The GST: so far so good, but not good enough
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The GST (goods and services tax) council will meet next week to take the final decisions before the GST laws can be put in place. These include the all-important assignment of commodities into the different rates that have been agreed. If agreement is reached, there is a good chance that the GST can come into force soon.
Is the GST on the table good enough?
A good GST was expected to yield major economic benefits, adding 2 percentage points to the growth rate. Unfortunately, what is on the table will not deliver that result, though it will be an improvement on the present system. It does achieve the objective of creating an indirect-tax system in which both the Central and the state tax on any single commodity will be levied on the same base, and at the same rate throughout the country, while observing the value-added tax (VAT) principle of full set-off for earlier-stage taxes and zero-rating for exports. Other taxes like the Central sales tax, octroi, entry tax, etc., will be abolished. From a taxation perspective this creates a single national market for each commodity.
The GST will also address the complaint of domestic producers that they are at a disadvantage compared to imports, because the latter escape the burden of state taxes, although they do pay an additional duty equal to the Central value-added tax (Cenvat). Once the GST is in place, imports will be subject to GST at the same rate as domestic products, thus ensuring a truly level-playing field for domestic producers competing against imports.
Unfortunately, the GST being proposed departs from the expert view that an ideal GST should have a few exempted commodities and a single rate for all commodities. Lest such an ideal be dismissed as academic, let us consider what countries actually do. According to the International Monetary Fund (IMF), 152 countries have now adopted the VAT, and of these, 69 have a single rate, with some exemptions. Admittedly, this means as many as 83 countries have multiple rates, but they don’t have anywhere near the number of rates we are considering.
The average number of rates for high-income countries is a little over 2.2, but this is because the European Union has multiple rates, which it is considering converging to a single rate. The average number of rates for lower middle-income countries, which is the relevant comparator group for us, is only 1.7. Against this, the GST council has approved four rates: 5%, 12%, 18% and 28%, with a number of essential commodities to be excluded. Some luxury and other commodities are expected to bear cesses which will not be shareable, and which will be used to cover the compensation that the centre has agreed to pay to the states to offset any shortfall from a 14% growth in state-tax revenue. If commodities bearing cesses are treated as a separate group, the number of rates becomes five, making India a complete outlier.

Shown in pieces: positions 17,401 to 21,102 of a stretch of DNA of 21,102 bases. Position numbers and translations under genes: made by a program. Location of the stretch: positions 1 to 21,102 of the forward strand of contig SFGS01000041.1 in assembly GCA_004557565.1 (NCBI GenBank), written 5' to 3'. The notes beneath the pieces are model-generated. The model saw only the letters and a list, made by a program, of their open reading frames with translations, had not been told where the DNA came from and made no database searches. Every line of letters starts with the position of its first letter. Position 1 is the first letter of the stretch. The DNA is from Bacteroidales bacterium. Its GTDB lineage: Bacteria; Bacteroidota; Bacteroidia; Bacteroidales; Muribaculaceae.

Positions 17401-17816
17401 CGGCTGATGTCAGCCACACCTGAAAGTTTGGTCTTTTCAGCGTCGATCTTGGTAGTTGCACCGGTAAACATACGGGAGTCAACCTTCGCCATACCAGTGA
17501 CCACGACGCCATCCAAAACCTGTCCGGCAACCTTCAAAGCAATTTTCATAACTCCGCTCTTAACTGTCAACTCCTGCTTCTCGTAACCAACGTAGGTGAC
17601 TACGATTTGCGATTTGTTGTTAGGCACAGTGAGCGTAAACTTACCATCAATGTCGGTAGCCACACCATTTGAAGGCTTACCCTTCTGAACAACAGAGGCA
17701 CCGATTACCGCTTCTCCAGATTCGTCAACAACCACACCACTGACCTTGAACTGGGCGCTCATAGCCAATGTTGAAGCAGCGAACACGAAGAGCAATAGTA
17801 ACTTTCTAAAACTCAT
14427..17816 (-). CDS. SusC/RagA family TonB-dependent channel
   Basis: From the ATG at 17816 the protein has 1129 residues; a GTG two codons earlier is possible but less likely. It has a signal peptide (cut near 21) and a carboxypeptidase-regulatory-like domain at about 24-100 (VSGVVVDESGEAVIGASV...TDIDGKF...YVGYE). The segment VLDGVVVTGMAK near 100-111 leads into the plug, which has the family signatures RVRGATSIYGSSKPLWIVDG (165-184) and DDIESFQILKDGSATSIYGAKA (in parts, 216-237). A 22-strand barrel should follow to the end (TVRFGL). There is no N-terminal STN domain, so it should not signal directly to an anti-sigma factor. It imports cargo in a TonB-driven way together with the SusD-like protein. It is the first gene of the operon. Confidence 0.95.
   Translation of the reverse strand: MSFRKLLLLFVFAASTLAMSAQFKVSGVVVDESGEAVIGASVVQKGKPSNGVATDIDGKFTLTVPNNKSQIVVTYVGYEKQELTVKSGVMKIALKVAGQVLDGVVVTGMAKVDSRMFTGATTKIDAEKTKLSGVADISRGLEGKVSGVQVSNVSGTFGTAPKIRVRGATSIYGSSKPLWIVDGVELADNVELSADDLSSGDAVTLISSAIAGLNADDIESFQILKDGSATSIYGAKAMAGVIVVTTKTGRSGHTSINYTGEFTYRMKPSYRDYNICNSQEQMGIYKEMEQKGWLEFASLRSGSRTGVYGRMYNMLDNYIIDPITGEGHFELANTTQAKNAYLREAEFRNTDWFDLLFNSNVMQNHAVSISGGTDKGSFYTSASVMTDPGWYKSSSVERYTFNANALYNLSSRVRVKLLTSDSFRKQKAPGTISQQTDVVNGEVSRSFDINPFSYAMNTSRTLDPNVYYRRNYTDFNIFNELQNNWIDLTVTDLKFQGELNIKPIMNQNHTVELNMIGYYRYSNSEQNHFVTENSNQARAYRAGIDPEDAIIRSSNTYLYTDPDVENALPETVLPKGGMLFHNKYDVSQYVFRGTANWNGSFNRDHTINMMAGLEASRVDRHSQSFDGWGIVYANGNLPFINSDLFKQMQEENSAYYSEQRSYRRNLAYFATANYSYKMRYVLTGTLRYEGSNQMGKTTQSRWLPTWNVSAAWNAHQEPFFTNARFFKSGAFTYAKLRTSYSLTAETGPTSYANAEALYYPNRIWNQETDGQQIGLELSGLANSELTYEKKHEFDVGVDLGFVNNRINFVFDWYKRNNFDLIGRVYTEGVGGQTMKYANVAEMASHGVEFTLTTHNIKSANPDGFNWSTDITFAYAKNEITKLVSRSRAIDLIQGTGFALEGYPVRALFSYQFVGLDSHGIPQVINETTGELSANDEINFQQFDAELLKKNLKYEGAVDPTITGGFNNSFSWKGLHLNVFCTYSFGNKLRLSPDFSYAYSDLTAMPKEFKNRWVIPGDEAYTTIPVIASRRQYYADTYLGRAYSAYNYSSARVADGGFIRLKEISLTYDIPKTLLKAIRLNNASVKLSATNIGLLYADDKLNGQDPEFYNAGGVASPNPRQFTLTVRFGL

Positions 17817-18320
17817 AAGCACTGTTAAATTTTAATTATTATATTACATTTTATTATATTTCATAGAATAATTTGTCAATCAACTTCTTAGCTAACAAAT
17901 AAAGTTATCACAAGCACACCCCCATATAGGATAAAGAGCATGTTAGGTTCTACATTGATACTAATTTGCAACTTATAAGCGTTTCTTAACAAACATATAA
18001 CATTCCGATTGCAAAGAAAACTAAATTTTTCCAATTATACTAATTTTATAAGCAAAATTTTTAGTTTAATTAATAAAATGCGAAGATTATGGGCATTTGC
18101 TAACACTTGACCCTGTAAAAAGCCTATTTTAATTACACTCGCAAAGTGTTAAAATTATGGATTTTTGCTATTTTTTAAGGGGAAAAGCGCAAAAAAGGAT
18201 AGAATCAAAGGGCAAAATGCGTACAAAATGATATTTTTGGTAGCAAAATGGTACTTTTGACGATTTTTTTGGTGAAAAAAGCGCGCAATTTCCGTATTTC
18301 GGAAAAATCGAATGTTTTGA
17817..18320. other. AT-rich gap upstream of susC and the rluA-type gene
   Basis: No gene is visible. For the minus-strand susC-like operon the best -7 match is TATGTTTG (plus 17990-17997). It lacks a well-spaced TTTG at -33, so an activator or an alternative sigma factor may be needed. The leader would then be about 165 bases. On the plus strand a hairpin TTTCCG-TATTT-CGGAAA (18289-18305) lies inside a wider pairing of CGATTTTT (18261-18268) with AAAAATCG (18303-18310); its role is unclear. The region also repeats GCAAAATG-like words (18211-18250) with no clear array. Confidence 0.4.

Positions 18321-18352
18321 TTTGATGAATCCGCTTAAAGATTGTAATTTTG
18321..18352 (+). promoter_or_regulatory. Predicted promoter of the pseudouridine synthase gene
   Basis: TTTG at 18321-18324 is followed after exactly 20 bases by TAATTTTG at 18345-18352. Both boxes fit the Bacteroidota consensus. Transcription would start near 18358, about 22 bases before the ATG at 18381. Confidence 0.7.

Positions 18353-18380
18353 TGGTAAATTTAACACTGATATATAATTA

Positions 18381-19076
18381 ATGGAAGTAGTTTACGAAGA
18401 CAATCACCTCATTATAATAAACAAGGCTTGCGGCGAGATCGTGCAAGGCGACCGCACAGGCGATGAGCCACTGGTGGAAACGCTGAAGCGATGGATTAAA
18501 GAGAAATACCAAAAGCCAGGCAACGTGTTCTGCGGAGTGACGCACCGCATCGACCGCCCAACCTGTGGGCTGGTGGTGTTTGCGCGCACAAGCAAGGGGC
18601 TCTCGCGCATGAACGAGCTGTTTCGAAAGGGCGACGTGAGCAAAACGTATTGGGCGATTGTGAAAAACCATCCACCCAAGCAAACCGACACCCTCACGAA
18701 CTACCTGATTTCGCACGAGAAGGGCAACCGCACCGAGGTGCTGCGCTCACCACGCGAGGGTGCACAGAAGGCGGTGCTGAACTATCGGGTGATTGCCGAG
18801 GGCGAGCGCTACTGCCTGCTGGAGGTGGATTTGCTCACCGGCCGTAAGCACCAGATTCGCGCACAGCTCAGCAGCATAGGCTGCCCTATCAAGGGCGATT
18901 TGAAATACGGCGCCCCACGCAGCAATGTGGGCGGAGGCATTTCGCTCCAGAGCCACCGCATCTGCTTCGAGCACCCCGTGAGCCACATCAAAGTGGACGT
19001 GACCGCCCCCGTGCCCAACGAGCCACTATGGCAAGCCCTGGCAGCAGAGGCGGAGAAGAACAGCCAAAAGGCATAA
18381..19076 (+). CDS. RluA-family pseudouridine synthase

The expert committee under Arvind Subramanian had recommended a standard rate of 17-18% for most commodities, a lower rate of 12% for commodities more commonly consumed, and a higher rate of 40% for luxury products like cars, and demerit goods like tobacco and paan masala. With three rates plus an exempted category, we would still have had more rates than the average, but this would have been an acceptable outcome as a start. The Union finance ministry proposal to the GST council increased the number of rates to four i.e. 6%, 12%, 18% and 26%, plus cesses on some of the commodities in the 26% slab. The GST council, in its wisdom, worsened the situation by widening the spread, lowering the lowest rate to 5% and increasing the highest to 28%!
Does this matter? The answer is a definite yes. The merit of a single rate is that tax evasion can only occur through “under declaration” of sales, which is more easily tracked, especially as we move towards electronic payments systems. Multiple rates create incentives for deliberately mis-declaring items so they fall in a lower-rate slab. Inevitably, this creates scope for tax disputes and harassment/corruption. The proposal approved by the GST council will multiply this possibility.
Multiple rates were probably adopted to make the least difference to the tax rates currently applicable to different commodities, in the hope that post-tax prices of most commodities will not change, or change very little, after the GST is implemented. This was a wrong objective. We should accept that the GST will bring about some post-tax price increases for some individual commodities, which will be offset by the lower prices of others. The aim should not be to leave individual prices unchanged, but to leave the overall level of the consumer price index (CPI) affected as little as possible. In any case, the prices of individual commodities change because of a number of factors regardless of whether we change tax rates or not. Besides, a more efficient tax system yields other benefits in terms of improved compliance and promotion of efficiency, which is expected to increase growth and, hopefully, also employment. These benefits have been sacrificed at the altar of “no price change”.